As NewsBusters reported Saturday, Rachel Maddow wasn't the only MSNBC commentator last week that lied to viewers about the budget battle in Wisconsin.
Having misrepresented the same nonsense as Maddow about the Badger State having a surplus instead of a deficit Friday, Ed Schultz was exposed by Politifact for dramatically exaggerating how much Gov. Scott Walker's repair plan would cost public employees (video follows with transcript and commentary):
ED SCHULTZ, TUESDAY's "THE ED SHOW": Now, I think really what is happening in Wisconsin is bigger than any inside the Beltway story and we are the place for politics, no doubt about this. But this isn't about some lobbyist at lunch with a senator shaking him down or trying to convince him on a vote. These are real American people who want a future and feel like they're being deprived of it.
People who earn $30,000, $40,000, $50,000 a year might have a 20 percent of their income just disappear overnight. Ten thousand bucks isn't really going to hurt anybody on Wall Street, but it will absolutely devastate middle class families in the state of Wisconsin.
And what do you have? You have the governor who is basically giving an ultimatum.
Is that 20 percent reduction claim accurate? Not according to Politifact:
Schultz said in the broadcast that he had been given figures that show a 20 percent impact. We asked his staff for that information and they said they would attempt to provide it. But as of publication, we have not heard from them.
Under the Republican governor’s plan, state employees would contribute 5.8 percent of their pay toward pensions and pay at least 12 percent of their health insurance premiums.
Meanwhile, we consulted other sources on how much more state workers would pay if the budget repair bill is adopted.
It’s a political debate, but this is largely a mathematical question.
Here’s what our sources said:
- Carla Vigue, spokeswoman for the state Department of Administration: The higher contributions would amount to, on average, a 9.4 percent cut in take-home pay.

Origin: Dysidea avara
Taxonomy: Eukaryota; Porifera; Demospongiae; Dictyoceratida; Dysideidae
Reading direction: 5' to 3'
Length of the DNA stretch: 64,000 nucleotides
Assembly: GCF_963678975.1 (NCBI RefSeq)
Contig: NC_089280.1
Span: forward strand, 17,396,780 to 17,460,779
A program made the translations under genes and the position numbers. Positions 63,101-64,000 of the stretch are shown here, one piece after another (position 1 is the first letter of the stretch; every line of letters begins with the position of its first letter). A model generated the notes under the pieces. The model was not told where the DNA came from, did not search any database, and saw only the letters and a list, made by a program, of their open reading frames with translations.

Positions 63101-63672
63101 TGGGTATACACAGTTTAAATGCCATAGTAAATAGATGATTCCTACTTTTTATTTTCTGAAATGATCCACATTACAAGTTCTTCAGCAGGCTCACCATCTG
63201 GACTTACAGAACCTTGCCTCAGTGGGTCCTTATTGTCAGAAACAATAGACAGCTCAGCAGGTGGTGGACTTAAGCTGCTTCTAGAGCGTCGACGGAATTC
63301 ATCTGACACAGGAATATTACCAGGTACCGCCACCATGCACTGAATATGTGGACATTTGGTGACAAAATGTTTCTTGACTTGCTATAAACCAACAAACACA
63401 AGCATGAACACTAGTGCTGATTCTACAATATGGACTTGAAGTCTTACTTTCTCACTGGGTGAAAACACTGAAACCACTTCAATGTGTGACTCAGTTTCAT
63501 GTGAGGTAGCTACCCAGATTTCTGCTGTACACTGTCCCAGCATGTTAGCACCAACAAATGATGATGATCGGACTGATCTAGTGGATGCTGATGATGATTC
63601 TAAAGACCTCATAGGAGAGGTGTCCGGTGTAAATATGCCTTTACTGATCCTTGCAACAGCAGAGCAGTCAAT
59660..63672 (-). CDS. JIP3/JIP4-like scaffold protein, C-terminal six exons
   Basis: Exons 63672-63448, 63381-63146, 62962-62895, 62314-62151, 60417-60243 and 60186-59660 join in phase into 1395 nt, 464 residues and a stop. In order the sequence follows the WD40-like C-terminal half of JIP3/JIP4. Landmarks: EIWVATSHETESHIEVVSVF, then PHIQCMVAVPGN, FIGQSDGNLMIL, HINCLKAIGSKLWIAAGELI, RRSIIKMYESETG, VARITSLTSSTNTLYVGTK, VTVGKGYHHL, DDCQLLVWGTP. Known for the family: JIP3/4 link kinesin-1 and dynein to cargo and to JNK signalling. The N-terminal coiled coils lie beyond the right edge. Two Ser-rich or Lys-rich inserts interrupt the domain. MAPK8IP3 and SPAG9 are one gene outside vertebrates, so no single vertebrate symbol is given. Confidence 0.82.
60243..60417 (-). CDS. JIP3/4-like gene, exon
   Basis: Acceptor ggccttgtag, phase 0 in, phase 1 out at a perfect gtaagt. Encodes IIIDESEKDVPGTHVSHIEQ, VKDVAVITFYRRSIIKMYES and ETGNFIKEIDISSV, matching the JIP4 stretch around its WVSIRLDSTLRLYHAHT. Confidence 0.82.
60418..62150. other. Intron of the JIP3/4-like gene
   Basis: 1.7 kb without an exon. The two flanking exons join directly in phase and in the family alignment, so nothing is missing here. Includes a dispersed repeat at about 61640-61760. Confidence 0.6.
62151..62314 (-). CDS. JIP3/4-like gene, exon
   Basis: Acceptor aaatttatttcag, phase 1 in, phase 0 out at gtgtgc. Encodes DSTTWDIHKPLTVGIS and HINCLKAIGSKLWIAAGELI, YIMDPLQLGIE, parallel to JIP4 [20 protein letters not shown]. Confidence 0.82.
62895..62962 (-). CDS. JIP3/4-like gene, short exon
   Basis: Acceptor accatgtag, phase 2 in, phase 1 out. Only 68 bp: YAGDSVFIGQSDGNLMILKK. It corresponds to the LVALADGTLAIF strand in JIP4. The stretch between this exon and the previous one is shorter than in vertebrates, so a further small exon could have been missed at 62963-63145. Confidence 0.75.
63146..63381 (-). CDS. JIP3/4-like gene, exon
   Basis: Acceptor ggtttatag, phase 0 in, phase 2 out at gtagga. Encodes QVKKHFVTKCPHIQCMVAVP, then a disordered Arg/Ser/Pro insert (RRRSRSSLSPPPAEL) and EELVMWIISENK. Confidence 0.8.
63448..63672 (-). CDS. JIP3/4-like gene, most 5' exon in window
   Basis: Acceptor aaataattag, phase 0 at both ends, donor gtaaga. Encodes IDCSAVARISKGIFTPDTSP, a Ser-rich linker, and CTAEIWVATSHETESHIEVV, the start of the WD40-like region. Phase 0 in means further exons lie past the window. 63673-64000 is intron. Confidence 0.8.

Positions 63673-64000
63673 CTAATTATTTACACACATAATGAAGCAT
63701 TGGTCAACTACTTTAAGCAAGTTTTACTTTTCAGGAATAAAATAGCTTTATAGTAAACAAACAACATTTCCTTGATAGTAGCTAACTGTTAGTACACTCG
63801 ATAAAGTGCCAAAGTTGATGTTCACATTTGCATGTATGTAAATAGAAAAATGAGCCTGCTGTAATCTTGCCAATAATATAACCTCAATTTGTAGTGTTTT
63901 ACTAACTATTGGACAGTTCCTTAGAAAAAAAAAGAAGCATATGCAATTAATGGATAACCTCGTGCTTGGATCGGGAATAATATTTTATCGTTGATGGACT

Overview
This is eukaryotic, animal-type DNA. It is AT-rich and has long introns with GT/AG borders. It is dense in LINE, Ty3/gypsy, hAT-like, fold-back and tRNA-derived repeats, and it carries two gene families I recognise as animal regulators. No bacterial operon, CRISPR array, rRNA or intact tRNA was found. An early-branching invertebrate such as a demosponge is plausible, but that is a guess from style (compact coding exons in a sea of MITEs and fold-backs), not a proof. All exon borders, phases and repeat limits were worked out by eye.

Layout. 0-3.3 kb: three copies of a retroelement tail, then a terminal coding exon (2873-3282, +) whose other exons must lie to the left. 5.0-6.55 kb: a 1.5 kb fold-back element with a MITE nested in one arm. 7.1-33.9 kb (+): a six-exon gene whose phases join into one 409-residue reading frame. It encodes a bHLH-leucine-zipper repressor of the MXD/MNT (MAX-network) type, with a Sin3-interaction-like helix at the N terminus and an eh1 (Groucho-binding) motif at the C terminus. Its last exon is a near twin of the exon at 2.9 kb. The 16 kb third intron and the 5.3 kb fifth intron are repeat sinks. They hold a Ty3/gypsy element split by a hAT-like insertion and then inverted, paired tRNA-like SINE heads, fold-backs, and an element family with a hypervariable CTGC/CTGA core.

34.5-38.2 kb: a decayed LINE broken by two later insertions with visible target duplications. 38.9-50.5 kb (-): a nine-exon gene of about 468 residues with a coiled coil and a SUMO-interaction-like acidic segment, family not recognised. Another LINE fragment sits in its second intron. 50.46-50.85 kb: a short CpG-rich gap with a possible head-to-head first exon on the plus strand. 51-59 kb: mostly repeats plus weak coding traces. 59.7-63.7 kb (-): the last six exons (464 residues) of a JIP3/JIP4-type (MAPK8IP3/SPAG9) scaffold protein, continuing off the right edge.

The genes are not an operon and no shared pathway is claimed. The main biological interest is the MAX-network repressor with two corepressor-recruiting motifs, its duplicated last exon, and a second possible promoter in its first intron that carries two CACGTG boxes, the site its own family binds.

- Joe Wineke, former administrator of the state Division of Compensation and Labor Relations and former chairman of the state Democratic Party: The impact on most workers would be 6.8 percent to 11 percent of their salary.
- Walker spokesman Cullen Werwie: Detailed estimates are being prepared, but the cost to the average worker would be about 8 percent of their wages.
- University of Wisconsin-Eau Claire Chancellor Brian Levin-Stankevich: In a memo, he said a UW-Eau Claire employee who earns $40,000 per year would pay an annual pension contribution of $2,320, up from $80; and an annual health insurance premium for family coverage of $2,820, up from $1,068. That’s a total of $3,992 per year, or 10 percent of that employee’s salary.
Look like 20 percent to you? Or $10,000?
Hardly. As Politifact concluded:
The sources we consulted indicate the range is 6.8 percent to 11 percent. Even if the higher payments comprise 20 percent of the income of some employees, there’s no indication it will be that high on a wide scale, particularly for state workers earning as much as $50,000 per year. If Schultz can provide evidence of a large-scale 20 percent impact, we’ll review this item.
But this is our rating: False.
As the Baltimore Sun's David Zurawik, a Milwaukee native and graduate of the University of Wisconsin, observed Friday:
[MSNBC's] coverage has been partisan and rabble-rousing to the point where it seems as if cable show hosts like Schultz are exploiting the anger of the situation, rather than reporting the story and trying to bring context, clarity and understanding to a troubled situation.
After referring to the above-referenced Politifact piece, which he kindly forwarded me moments ago, Zurawik continued:
That's what I mean by coverage that is not merely bad, it's reckless and false. [...]
I can't help but wonder what the new Comcast executives, who have said how important the credibility of NBC News is to the company, think of this journalistically clueless and hopelessly biased MSNBC prime-time crew.
You took the words right out of my mouth, David. What MSNBC did this week with its Wisconsin coverage was a total disgrace.
Are facts at all important to this so-called "news" network, or are the people inside Comcast pleased with one of their divisions propagandizing the public?
In any other industry, negligence by employees is called out and reprimanded. In some professions such as law and insurance for example, such errors could result in the offender losing his or her license or having it suspended.
Are there any consequences for blatant misrepresentations at MSNBC, or is it standard operating procedure?